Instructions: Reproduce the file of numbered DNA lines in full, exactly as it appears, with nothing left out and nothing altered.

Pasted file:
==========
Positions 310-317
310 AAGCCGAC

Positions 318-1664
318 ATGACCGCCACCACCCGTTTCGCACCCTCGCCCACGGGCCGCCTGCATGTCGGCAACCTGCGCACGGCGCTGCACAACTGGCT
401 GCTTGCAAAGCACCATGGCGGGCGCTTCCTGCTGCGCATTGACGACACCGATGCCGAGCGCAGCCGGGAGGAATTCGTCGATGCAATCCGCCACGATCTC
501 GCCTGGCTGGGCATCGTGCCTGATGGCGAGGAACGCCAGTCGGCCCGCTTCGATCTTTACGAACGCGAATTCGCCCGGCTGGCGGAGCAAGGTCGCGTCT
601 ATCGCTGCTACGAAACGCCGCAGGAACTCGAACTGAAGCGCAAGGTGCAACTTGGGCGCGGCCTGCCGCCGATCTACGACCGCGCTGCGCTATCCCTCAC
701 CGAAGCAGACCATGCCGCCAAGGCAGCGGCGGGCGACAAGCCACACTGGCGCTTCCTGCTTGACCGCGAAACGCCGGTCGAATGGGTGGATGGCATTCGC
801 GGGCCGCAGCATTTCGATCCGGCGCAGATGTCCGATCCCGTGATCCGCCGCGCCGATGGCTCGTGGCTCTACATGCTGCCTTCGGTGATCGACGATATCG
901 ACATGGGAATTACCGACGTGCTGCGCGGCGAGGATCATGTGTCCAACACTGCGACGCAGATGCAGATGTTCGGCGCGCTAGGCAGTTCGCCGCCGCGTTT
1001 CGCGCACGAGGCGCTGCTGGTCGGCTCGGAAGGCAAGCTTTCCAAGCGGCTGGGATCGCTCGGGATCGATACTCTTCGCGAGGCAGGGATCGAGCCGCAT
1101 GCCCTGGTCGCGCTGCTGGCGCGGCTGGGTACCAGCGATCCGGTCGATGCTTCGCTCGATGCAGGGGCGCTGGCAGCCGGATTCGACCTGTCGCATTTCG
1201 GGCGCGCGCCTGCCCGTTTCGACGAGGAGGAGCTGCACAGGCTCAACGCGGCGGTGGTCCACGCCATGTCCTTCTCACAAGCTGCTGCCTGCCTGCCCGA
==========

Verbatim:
Positions 310-317
310 AAGCCGAC

Positions 318-1664
318 ATGACCGCCACCACCCGTTTCGCACCCTCGCCCACGGGCCGCCTGCATGTCGGCAACCTGCGCACGGCGCTGCACAACTGGCT
401 GCTTGCAAAGCACCATGGCGGGCGCTTCCTGCTGCGCATTGACGACACCGATGCCGAGCGCAGCCGGGAGGAATTCGTCGATGCAATCCGCCACGATCTC
501 GCCTGGCTGGGCATCGTGCCTGATGGCGAGGAACGCCAGTCGGCCCGCTTCGATCTTTACGAACGCGAATTCGCCCGGCTGGCGGAGCAAGGTCGCGTCT
601 ATCGCTGCTACGAAACGCCGCAGGAACTCGAACTGAAGCGCAAGGTGCAACTTGGGCGCGGCCTGCCGCCGATCTACGACCGCGCTGCGCTATCCCTCAC
701 CGAAGCAGACCATGCCGCCAAGGCAGCGGCGGGCGACAAGCCACACTGGCGCTTCCTGCTTGACCGCGAAACGCCGGTCGAATGGGTGGATGGCATTCGC
801 GGGCCGCAGCATTTCGATCCGGCGCAGATGTCCGATCCCGTGATCCGCCGCGCCGATGGCTCGTGGCTCTACATGCTGCCTTCGGTGATCGACGATATCG
901 ACATGGGAATTACCGACGTGCTGCGCGGCGAGGATCATGTGTCCAACACTGCGACGCAGATGCAGATGTTCGGCGCGCTAGGCAGTTCGCCGCCGCGTTT
1001 CGCGCACGAGGCGCTGCTGGTCGGCTCGGAAGGCAAGCTTTCCAAGCGGCTGGGATCGCTCGGGATCGATACTCTTCGCGAGGCAGGGATCGAGCCGCAT
1101 GCCCTGGTCGCGCTGCTGGCGCGGCTGGGTACCAGCGATCCGGTCGATGCTTCGCTCGATGCAGGGGCGCTGGCAGCCGGATTCGACCTGTCGCATTTCG
1201 GGCGCGCGCCTGCCCGTTTCGACGAGGAGGAGCTGCACAGGCTCAACGCGGCGGTGGTCCACGCCATGTCCTTCTCACAAGCTGCTGCCTGCCTGCCCGA